How to Recognize and Deal with an Imposter Syndrome

imposter syndrome

You are convinced that your achievements are nothing and everything you reached is just luck. When somebody praises you, you are sure that you don’t deserve the compliments. You don’t want anybody to see your shortcoming and painfully respond a criticism.

Have you ever felt like this? Have such words ever stormed your brain? If yes, you are not alone.

Michelle Pfeifer, a famous actress and producer awarded many accolades, once said, “I still think people will find out that I’m really not very talented. I’m really not very good. It’s all been a big sham.”

Professor of Psychology in California Gayle Matthews is convinced that 70% of successful people feel the same way. This phenomenon is called an imposter syndrome.

What is Imposter Syndrome?

Imposter syndrome is a constant feeling that you are a “fraud”. Such people always doubt their capabilities, knowledge, accomplishments and they, mostly, think they don’t deserve all they have achieved. They perceive their success as good luck and continue to think they are not as good as others think.

What Does It Feel Like?

People who suffer from impostor syndrome have low self-esteem, fail to enjoy praise, and undervalue their professional achievements and skills.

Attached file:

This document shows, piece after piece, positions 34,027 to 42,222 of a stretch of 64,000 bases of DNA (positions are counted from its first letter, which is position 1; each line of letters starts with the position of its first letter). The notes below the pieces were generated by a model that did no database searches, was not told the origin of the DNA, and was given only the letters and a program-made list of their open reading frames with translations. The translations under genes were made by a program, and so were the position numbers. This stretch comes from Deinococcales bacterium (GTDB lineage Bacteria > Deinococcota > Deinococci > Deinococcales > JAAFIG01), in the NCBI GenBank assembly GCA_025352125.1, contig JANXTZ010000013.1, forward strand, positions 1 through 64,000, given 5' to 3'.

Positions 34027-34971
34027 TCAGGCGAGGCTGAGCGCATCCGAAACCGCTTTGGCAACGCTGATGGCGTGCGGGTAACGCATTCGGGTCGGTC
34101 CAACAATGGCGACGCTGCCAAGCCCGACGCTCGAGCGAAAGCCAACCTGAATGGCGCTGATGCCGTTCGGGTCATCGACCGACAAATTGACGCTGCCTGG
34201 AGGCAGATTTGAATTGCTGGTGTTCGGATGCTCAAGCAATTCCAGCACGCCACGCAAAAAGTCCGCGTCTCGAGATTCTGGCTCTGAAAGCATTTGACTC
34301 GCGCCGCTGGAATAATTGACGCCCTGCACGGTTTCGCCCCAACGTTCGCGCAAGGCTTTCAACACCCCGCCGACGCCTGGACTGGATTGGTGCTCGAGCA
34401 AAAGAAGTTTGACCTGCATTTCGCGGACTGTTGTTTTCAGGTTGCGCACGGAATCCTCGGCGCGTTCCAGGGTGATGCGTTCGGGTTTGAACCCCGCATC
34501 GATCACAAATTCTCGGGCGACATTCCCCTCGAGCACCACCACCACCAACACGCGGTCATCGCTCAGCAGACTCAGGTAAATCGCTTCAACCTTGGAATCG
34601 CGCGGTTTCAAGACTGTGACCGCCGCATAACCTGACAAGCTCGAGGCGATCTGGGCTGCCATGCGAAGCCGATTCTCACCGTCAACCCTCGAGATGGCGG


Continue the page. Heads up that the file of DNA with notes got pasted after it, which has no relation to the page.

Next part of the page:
An imposter syndrome feels like an inner voice in your head that whispers, “My success is not so valuable, it is just an accident”, “I do not deserve praise”, “There are a lot of real professionals, I’m not one of them”. It causes stress, anxiety, low self-confidence, shame and, in some cases, even depression.

What Can Make You Feel Like an Imposter?

Frequently, you can feel like an imposter when you don’t know your strengths and don’t consider them when choosing and building your career. However, even if you have chosen your profession right, there are certain cases when the syndrome is likely to turn on:

  • Changes. When you decide to change something, for example, change your profession, accept a promotion, take up a new position or a new project, you exit a comfort zone and face uncertainty. This makes the imposter syndrome more likely to occur.
  • Stereotypes. Stereotypes suppress self-belief and devalue success. If you think that you are worse than others, you fail to build confidence and progress.
  • A high level of responsibility. The increase in the level of responsibility turns on feeling like an imposter too. Pressure and doubts increase when you do something very important.